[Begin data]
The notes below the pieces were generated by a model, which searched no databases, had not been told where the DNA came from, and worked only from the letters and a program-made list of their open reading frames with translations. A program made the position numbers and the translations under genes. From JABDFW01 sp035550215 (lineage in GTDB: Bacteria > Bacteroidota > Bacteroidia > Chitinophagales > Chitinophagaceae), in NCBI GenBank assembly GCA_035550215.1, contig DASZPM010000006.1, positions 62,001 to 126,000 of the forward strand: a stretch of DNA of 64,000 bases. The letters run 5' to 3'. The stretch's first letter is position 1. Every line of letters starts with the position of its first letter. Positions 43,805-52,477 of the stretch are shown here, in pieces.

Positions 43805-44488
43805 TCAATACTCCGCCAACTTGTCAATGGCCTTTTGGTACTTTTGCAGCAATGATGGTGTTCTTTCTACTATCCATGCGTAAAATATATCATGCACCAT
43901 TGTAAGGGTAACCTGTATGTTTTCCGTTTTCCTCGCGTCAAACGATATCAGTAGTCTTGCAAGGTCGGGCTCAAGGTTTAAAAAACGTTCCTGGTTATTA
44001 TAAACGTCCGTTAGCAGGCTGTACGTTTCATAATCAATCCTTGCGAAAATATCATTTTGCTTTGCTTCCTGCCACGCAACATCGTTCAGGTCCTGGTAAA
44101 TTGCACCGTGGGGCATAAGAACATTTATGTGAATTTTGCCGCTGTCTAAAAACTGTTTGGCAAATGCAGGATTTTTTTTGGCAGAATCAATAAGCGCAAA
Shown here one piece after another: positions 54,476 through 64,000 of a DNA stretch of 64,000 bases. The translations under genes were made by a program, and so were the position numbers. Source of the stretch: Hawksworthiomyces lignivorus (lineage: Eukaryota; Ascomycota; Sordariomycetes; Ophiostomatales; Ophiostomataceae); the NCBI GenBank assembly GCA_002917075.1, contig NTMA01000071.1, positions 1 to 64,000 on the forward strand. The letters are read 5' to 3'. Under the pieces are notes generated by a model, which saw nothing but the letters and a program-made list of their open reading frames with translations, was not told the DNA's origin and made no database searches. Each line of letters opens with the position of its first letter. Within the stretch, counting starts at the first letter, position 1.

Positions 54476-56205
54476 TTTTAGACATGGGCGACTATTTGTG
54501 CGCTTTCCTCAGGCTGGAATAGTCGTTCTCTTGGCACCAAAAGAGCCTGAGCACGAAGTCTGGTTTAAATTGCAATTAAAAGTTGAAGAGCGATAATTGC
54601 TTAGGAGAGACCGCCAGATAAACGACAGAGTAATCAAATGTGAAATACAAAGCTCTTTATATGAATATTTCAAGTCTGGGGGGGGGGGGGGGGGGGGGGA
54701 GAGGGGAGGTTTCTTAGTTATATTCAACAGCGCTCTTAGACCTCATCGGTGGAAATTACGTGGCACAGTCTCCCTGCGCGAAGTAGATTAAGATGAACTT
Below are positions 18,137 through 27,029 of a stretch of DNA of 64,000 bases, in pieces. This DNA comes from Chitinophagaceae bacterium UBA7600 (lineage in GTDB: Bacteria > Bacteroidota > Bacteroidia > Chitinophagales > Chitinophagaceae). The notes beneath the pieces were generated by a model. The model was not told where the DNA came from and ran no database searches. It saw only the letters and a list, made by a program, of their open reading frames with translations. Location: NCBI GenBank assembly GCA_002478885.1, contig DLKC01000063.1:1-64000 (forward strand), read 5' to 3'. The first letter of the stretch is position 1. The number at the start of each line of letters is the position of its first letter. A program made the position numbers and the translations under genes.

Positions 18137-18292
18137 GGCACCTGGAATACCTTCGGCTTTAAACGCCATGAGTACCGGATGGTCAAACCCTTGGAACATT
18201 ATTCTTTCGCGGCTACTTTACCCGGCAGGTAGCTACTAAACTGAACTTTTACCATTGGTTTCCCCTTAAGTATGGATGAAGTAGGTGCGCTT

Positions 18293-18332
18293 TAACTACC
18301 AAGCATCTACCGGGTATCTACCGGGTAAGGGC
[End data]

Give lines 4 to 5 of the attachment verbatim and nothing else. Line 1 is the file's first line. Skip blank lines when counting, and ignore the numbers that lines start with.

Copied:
43901 TGTAAGGGTAACCTGTATGTTTTCCGTTTTCCTCGCGTCAAACGATATCAGTAGTCTTGCAAGGTCGGGCTCAAGGTTTAAAAAACGTTCCTGGTTATTA
44001 TAAACGTCCGTTAGCAGGCTGTACGTTTCATAATCAATCCTTGCGAAAATATCATTTTGCTTTGCTTCCTGCCACGCAACATCGTTCAGGTCCTGGTAAA